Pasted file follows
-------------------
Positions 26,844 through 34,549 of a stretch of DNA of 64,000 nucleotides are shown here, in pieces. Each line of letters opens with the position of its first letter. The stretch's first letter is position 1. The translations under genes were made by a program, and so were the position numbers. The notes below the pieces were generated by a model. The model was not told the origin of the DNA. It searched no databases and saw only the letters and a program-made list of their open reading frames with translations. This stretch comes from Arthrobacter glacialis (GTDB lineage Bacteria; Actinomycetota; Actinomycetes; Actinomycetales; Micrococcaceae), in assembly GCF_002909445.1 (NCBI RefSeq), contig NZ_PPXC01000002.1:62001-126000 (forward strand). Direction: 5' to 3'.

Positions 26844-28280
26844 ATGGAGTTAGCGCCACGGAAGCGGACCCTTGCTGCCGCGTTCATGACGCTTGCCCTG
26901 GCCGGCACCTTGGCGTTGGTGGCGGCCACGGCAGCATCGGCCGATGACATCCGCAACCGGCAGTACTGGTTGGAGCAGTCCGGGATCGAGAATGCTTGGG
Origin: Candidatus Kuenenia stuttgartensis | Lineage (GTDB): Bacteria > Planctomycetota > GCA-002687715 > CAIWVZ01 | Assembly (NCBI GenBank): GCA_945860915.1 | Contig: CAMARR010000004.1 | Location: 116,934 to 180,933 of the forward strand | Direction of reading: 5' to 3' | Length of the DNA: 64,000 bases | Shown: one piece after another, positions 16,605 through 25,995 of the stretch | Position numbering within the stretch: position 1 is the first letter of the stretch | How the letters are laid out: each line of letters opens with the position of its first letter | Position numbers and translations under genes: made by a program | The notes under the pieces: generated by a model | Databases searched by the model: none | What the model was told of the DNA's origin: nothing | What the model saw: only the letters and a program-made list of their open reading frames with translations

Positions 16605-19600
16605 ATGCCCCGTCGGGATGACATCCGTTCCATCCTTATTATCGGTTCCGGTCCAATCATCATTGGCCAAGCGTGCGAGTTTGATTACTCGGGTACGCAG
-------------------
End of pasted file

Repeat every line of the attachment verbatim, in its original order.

Positions 26,844 through 34,549 of a stretch of DNA of 64,000 nucleotides are shown here, in pieces. Each line of letters opens with the position of its first letter. The stretch's first letter is position 1. The translations under genes were made by a program, and so were the position numbers. The notes below the pieces were generated by a model. The model was not told the origin of the DNA. It searched no databases and saw only the letters and a program-made list of their open reading frames with translations. This stretch comes from Arthrobacter glacialis (GTDB lineage Bacteria; Actinomycetota; Actinomycetes; Actinomycetales; Micrococcaceae), in assembly GCF_002909445.1 (NCBI RefSeq), contig NZ_PPXC01000002.1:62001-126000 (forward strand). Direction: 5' to 3'.

Positions 26844-28280
26844 ATGGAGTTAGCGCCACGGAAGCGGACCCTTGCTGCCGCGTTCATGACGCTTGCCCTG
26901 GCCGGCACCTTGGCGTTGGTGGCGGCCACGGCAGCATCGGCCGATGACATCCGCAACCGGCAGTACTGGTTGGAGCAGTCCGGGATCGAGAATGCTTGGG
Origin: Candidatus Kuenenia stuttgartensis | Lineage (GTDB): Bacteria > Planctomycetota > GCA-002687715 > CAIWVZ01 | Assembly (NCBI GenBank): GCA_945860915.1 | Contig: CAMARR010000004.1 | Location: 116,934 to 180,933 of the forward strand | Direction of reading: 5' to 3' | Length of the DNA: 64,000 bases | Shown: one piece after another, positions 16,605 through 25,995 of the stretch | Position numbering within the stretch: position 1 is the first letter of the stretch | How the letters are laid out: each line of letters opens with the position of its first letter | Position numbers and translations under genes: made by a program | The notes under the pieces: generated by a model | Databases searched by the model: none | What the model was told of the DNA's origin: nothing | What the model saw: only the letters and a program-made list of their open reading frames with translations

Positions 16605-19600
16605 ATGCCCCGTCGGGATGACATCCGTTCCATCCTTATTATCGGTTCCGGTCCAATCATCATTGGCCAAGCGTGCGAGTTTGATTACTCGGGTACGCAG